Born: July 23rd, 1942
Died : April 18th, 2022
Dr Andrew Alan Conlan, one of the leading thoracic surgeons of his generation, was born in Wexford, to Michael and Anastasia Conlan. Following secondary school in Christian Brothers College in Tullamore, he graduated from UCC’s school of medicine in 1966.
Dr Conlan completed his residency at Groote Schuur Hospital in Cape Town, South Africa, under Dr Christiaan Barnard, and was present at the time Dr Barnard performed the world’s first heart transplant in 1967.
From 1973 to 1978 he pursued his cardiothoracic surgery training at the London School of Medicine, Mayo Clinic and New York University Medical Centre. Returning to South Africa, he served 10 years as chief thoracic surgeon in the Johannesburg teaching hospitals, establishing a new thoracic surgery service and training programmes at the University of the Witwatersrand. With a growing CV and professional reputation, he was widely sought after, and in 1988 he was offered the opportunity to serve as head of cardiothoracic surgery and professor at Queen’s University, Kingston, Ontario, Canada.
In 1994 he was appointed as chief of thoracic surgery at the University of Massachusetts Medical Centre and UMass Memorial Healthcare, where he remained until 2006, retiring as professor emeritus and an acknowledged expert in his field of surgery.
Dr Conlan published extensively throughout his career and completed pioneering and important work in the treatment of massive haemoptysis, inflammatory lung disease, oesophageal cancer and video thoracoscopic pneumonectomy, in particular.
The training and tutoring Dr Conlan willingly and enthusiastically gave to young medics during his career ensures his legacy lives on and some of the techniques and technologies he helped pioneer continue in operating theatres around the world.
Along with his passion for healing and science, Dr Conlan was an avid reader, and possessed an encyclopaedic knowledge. He was known also as an animated storyteller. He always loved a good adventure and was in his element when off-roading in the African bush.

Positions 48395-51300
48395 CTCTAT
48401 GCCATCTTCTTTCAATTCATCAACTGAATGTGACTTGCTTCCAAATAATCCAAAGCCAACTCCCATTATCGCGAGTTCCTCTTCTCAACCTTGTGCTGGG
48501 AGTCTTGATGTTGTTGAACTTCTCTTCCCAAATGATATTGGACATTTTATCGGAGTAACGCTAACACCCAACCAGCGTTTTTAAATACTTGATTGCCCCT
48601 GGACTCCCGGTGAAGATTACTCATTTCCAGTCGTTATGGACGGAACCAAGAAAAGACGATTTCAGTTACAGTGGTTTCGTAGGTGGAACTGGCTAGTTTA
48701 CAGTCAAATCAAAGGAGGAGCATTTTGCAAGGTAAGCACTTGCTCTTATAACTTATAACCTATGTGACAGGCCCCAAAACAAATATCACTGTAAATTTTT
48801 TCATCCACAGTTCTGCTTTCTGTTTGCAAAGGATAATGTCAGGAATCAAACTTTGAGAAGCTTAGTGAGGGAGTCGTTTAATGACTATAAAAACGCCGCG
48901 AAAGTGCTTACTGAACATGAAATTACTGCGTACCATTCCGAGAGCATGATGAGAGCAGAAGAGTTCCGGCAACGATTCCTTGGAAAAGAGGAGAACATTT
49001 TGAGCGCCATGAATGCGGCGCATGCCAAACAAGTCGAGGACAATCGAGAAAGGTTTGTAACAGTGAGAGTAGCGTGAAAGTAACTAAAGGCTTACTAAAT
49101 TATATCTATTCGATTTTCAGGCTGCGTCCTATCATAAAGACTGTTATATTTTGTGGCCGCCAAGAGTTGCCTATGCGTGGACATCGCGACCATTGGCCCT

Family lore tells that he went on honeymoon to Rhodesia (as it was then known), and decided to bring his mother-in-law along, a sign, his family says, of just how far his generosity of spirit extended.
On one of his last trips home to Ireland, he spent time researching his family history, meeting some of his former classmates in UCC as part of a 50-year reunion and spending a memorable evening telling stories and singing songs with his beloved siblings.
The many online and in-person tributes paid to Dr Conlan since his passing note his sense of humour, his intellect, his modesty, his kindness and his intuition.
Lifelong friend John Power, who first met Alan in the 1950s when the Conlans inherited a small cottage in Wexford, delivered the eulogy at his funeral Mass in Raleigh, North Carolina.
He remembered Alan as a child who, while always planning their next adventures, was also quietly nourishing his intellect. When the rest of the children were reading comic books, Alan was reading about the Huguenots, and was a boy who always had vision beyond his years.
When he finished secondary school it was his mother, whom he remained devoted to throughout her life, who encouraged him to try his hand at medicine. Dr AA Conlan had found his calling.
He is survived by his sisters Brenda Long, Nuala Brummitt, Madeleine Johnston and his brother Michael Conlan; his life partner Christallo Conlan, his three children Anastasia, Michael and Dominic, his son-in-law Paul, his daughters-in-law Kelly and Moira, his nieces and nephews, his eight grandchildren Nicolas, Dominic, Katie, Daniel, Benjamin, Andrew, Chloe and Michael, as well as his many friends and colleagues from his brilliant career.